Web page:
Germany Limits Use of Oxford-AstraZeneca Vaccine Because of Fears of Blood Clots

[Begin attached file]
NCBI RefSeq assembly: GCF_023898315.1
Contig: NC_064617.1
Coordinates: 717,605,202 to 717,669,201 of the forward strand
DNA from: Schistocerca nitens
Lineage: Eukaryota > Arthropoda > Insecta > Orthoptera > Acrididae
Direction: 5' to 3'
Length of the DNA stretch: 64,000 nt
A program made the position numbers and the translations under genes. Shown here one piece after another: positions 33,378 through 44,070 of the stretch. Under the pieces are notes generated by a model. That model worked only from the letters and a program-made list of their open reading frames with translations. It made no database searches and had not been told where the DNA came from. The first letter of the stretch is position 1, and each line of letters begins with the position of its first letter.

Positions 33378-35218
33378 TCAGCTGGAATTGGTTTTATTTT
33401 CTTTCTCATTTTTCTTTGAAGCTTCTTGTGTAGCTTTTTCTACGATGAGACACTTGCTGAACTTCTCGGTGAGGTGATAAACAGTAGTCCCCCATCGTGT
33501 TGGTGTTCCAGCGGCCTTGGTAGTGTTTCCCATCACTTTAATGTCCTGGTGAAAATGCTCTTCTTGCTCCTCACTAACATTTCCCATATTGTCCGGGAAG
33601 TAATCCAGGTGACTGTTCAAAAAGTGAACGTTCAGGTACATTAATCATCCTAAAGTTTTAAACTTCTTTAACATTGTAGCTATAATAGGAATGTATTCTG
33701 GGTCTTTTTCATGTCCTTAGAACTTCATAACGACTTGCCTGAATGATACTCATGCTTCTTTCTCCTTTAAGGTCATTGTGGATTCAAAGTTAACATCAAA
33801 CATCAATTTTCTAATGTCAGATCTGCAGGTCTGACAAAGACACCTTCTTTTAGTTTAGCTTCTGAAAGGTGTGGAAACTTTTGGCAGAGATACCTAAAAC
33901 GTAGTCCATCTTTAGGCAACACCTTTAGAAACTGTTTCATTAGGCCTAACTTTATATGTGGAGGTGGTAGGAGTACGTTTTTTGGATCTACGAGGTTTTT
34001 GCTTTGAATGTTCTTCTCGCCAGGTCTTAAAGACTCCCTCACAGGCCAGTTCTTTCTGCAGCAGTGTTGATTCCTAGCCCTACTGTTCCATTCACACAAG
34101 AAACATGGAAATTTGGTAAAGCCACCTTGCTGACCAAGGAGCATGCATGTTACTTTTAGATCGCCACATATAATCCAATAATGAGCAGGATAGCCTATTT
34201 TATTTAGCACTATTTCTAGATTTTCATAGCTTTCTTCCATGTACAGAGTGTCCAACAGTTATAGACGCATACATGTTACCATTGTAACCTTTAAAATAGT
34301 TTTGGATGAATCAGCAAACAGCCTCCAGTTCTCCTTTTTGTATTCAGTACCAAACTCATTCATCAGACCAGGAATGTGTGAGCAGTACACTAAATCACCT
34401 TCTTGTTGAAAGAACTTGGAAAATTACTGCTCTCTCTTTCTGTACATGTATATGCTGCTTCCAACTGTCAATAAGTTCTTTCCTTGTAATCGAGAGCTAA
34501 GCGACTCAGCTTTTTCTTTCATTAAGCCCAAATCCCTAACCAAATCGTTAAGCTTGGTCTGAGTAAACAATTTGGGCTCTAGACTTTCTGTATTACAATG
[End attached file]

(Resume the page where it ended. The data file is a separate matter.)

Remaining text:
Germany has limited the use of the Oxford-AstraZeneca COVID-19 vaccine to people 60 years of age and older due to concerns that it may be causing blood clots.   Federal and state health authorities cited nearly three-dozen cases of blood clots known as cerebral sinus vein thrombosis in its decision Tuesday, including nine deaths.  The country’s medical regulator, the Paul Ehrlich Institute, says all but two of the cases involved women between the ages of 20 and 63.    The nationwide order was made after several local governments, including Berlin, Munich and the states of Brandenburg and North Rhine-Westphalia, had already decided to limit the Oxford-AstraZeneca vaccine to older residents.   Health authorities say younger people who belong to a high-risk category for serious illness from COVID-19 can still get the vaccine, while people 60 and younger who have received the first dose of the Oxford-AstraZeneca shot can still receive the second shot as planned. About 2.7 million Germans have been inoculated with the vaccine. The decision is likely to further slow down Germany’s already sluggish vaccination campaign, and marks another setback for the Oxford-AstraZeneca vaccine, which has had a troubled rollout across the world. Several European countries had briefly stopped use of the Oxford-AstraZeneca vaccine because of similar reports of blood clots, until the  European Medicines Agency (EMA), the European Union’s drug approval body, declared the vaccine as safe.German Chancellor Angela Merkel, right, and Health Minister Jens Spahn brief the media after a virtual meeting with federal state governors at the chancellery in Berlin, Germany, March 30, 2021.Germany’s decision came a day after Canada said it would stop offering the Oxford-AstraZeneca vaccine to people under age 55 because of concerns of serious blood clots, especially among younger women.   Also on Tuesday, the United States and 13 other nations issued a statement raising “shared concerns” about the newly released World Health Organization report on the origins of the virus that causes COVID-19. The statement, released on the U.S. State Department website, as well as the other signatories, said it was essential to express concerns that the international expert study on the source of the virus was significantly delayed and lacked access to complete, original data and samples. The WHO formally released its report earlier Tuesday, saying while the report presents a comprehensive review of available data, “we have not yet found the source of the virus.”  The team reported difficulties in accessing raw data, among other issues, during its visit to the city of Wuhan, China earlier this year. The researchers also had been forced to wait days before receiving final permission by the Chinese government to enter Wuhan. The joint statement by the United States and others went on to say, “scientific missions like these should be able to do their work under conditions that produce independent and objective recommendations and findings.”  The nations expressed their concerns in the hope of laying “a pathway to a timely, transparent, evidence-based process for the next phase of this study as well as for the next health crisis.” Along with the United States, the statement was signed by the governments of Australia, Britain, Canada, the Czech Republic, Denmark, Estonia, Israel, Japan, Latvia, Lithuania, Norway, the Republic of Korea, and Slovenia. WHO Director-General Tedros Adhanom Ghebreyesus said Tuesday further study and more data are needed to confirm if the virus was spread to humans through the food chain or through wild or farmed animals.   Tedros said that while the team has concluded that a laboratory leak is the least likely hypothesis, the matter requires further investigation. WHO team leader Peter Ben Embarek told reporters Tuesday that it is “perfectly possible” COVID-19 cases were circulating as far back as November or October 2019 around Wuhan, earlier than has been documented regarding the spread of the virus. 

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